What are my eyes seeing? What are those strange blue spots that glow in Earth’s atmosphere?
We owe this image to an astronaut aboard the International Space Station (ISS), who took a peculiar image of Earth from space with these curious blue spots of light that shine brightly. It is nothing from another world, but a coincidence of two natural phenomena that were captured at the same time in photography.
The first, a lightning strike somewhere in the Gulf of Thailand ; that as there was a gap in the top of the clouds, the rays illuminated the surrounding walls of the circular structure, creating a striking ring of light; the second, at the top right of the image, is nothing but distorted light from the Moon, looking like a bright blue patch with a fuzzy halo.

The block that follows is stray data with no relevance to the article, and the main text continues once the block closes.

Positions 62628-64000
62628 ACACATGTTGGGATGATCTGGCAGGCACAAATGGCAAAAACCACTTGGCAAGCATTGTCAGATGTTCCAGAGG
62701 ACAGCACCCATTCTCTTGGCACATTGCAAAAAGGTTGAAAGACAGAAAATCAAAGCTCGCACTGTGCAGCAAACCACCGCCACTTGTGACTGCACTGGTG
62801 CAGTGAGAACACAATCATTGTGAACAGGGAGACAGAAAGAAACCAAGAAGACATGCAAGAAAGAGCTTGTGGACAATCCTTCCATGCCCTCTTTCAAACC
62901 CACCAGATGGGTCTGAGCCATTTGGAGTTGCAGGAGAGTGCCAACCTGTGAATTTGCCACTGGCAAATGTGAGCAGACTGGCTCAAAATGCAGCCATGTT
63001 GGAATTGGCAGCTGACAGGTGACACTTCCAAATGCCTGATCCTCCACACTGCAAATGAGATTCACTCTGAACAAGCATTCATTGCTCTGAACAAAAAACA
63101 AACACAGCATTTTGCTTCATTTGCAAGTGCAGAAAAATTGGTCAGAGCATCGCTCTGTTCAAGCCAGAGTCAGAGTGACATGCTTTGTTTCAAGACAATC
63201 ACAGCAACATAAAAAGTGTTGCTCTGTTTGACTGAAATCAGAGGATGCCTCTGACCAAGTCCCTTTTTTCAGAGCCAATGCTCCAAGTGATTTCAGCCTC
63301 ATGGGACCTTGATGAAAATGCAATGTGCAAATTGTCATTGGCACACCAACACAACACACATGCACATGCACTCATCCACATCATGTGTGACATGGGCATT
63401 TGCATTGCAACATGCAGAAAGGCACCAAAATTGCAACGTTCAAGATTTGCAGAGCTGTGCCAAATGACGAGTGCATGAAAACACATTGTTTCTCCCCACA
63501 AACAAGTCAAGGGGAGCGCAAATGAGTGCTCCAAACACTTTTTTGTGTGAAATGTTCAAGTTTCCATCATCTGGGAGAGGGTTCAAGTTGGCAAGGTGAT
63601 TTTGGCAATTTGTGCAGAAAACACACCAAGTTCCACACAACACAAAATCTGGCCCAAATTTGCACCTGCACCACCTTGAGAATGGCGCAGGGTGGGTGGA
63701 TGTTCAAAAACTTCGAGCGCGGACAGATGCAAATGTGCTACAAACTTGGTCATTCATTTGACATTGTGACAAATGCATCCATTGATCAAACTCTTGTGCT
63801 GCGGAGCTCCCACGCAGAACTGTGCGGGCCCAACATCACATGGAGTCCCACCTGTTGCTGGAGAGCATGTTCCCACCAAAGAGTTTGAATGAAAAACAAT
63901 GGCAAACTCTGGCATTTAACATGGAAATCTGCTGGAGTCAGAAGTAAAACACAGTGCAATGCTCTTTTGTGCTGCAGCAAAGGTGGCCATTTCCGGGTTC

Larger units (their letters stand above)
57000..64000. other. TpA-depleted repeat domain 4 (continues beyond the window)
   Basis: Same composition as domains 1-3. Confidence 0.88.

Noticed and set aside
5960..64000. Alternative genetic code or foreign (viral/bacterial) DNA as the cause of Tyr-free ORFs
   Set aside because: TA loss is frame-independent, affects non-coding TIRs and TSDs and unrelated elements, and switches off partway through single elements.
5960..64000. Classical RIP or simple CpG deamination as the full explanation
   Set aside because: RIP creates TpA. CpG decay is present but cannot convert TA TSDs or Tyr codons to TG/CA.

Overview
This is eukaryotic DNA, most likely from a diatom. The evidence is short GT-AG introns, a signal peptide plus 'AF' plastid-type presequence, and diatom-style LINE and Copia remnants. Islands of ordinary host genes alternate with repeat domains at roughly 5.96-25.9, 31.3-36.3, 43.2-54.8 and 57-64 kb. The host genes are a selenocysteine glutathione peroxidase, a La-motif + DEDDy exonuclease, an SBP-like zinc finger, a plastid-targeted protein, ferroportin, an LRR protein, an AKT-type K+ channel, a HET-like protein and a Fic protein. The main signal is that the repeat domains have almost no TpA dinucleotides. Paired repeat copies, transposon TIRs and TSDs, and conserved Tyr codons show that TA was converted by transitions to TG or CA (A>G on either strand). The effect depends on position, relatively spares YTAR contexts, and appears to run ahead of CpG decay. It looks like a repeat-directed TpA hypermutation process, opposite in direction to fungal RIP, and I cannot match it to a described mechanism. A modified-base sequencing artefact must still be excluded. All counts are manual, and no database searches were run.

Why do we see this blue effect?
As NASA explains, the different colors of visible light have different wavelengths, which affects their interaction with atmospheric particles . Blue light has the shortest wavelength and therefore the one most likely to be scattered, hence we saw the bluish moon. It is the same explanation why we see blue sky during the day, the blue wavelengths of sunlight are scattered more and become more visible to the human eye.
The photo was posted online on October 9 by NASA’s Earth Observatory ( NASA EARTH OBSERVATORY ).
Reference: NASA EARTH OBSERVATORY / ISS